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Behind the “IPO of the decade”: the story of XP Investimentos

. Dec 09, 2019
xp investimentos

From two unemployed youngsters teaching people how to invest in the stock market, to the leading investment platform in Brazil, co-owned by the largest bank in South America. In the space of 18 years, XP Investimentos is now on the cusp of the “hottest IPO of the decade.”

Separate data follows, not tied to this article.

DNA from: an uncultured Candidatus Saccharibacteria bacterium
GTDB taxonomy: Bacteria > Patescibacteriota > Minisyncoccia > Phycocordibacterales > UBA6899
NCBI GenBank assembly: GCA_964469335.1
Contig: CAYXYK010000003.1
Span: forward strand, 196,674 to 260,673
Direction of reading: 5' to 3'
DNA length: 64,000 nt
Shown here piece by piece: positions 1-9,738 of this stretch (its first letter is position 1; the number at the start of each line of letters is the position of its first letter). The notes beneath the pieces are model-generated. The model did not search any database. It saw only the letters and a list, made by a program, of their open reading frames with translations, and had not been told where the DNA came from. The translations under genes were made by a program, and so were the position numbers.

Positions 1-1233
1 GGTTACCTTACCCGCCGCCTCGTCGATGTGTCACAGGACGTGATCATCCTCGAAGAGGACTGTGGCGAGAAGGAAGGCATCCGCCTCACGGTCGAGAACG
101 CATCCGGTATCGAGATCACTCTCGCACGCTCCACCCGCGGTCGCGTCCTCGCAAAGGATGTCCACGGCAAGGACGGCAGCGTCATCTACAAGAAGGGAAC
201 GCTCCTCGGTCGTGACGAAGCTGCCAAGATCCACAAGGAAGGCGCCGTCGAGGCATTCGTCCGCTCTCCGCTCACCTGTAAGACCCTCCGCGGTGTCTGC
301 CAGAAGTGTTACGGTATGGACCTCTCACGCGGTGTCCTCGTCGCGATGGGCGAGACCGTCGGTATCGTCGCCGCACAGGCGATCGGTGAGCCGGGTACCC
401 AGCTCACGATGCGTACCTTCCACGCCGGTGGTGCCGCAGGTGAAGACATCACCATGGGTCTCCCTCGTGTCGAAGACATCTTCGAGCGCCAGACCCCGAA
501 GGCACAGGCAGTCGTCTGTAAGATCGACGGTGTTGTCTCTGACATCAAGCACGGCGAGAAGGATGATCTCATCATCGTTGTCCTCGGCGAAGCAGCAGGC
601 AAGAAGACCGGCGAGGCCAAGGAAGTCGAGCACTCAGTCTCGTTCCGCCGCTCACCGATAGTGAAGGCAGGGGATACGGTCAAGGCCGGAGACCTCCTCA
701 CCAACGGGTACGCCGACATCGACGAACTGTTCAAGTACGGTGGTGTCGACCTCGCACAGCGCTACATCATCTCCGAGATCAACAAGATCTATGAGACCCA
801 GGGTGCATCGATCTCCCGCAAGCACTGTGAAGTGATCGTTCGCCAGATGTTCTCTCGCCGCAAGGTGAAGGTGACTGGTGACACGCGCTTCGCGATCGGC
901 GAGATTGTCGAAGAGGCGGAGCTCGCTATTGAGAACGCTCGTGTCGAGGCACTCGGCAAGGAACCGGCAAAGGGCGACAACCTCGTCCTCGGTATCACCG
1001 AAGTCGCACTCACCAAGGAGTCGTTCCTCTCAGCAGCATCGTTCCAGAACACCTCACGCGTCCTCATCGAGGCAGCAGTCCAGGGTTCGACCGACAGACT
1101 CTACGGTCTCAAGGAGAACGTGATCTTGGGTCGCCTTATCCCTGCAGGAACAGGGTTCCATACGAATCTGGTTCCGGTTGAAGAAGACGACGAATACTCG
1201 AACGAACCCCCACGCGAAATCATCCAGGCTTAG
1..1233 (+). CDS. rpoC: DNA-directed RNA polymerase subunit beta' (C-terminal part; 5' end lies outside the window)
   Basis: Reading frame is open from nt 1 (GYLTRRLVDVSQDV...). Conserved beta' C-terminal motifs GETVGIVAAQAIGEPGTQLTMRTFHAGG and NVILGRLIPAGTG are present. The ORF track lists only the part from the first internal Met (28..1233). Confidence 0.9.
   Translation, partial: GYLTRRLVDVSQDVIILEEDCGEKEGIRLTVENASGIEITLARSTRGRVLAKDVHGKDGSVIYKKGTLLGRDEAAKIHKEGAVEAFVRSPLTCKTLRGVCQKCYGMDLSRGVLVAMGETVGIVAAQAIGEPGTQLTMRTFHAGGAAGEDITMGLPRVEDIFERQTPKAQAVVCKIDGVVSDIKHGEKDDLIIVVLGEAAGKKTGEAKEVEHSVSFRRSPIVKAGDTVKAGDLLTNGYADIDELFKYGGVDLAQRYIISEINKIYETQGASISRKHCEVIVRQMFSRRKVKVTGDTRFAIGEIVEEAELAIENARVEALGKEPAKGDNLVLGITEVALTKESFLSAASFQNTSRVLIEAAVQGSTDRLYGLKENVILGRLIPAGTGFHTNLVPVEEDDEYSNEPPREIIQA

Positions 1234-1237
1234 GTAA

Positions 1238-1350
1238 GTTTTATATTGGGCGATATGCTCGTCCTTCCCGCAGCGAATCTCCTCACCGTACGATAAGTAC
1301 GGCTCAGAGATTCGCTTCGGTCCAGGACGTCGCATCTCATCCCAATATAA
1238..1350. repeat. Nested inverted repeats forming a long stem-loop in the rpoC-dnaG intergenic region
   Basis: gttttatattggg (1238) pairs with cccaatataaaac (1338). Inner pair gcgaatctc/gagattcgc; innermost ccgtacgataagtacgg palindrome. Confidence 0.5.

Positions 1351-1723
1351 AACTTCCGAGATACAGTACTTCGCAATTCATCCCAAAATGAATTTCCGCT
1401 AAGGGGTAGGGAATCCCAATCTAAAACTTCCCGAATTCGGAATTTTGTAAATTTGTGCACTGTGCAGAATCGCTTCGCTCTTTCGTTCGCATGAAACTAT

Brazil’s largest digital investment platform is set to list its stocks for the first time later this month. The IPO will happen on Nasdaq, the American stock exchange famous for floating the largest tech companies in the world. If there’s enough demand, the offer may reach up to USD 2.1 billion, bringing XP’s valuation up to nearly USD 14 billion, according to estimates.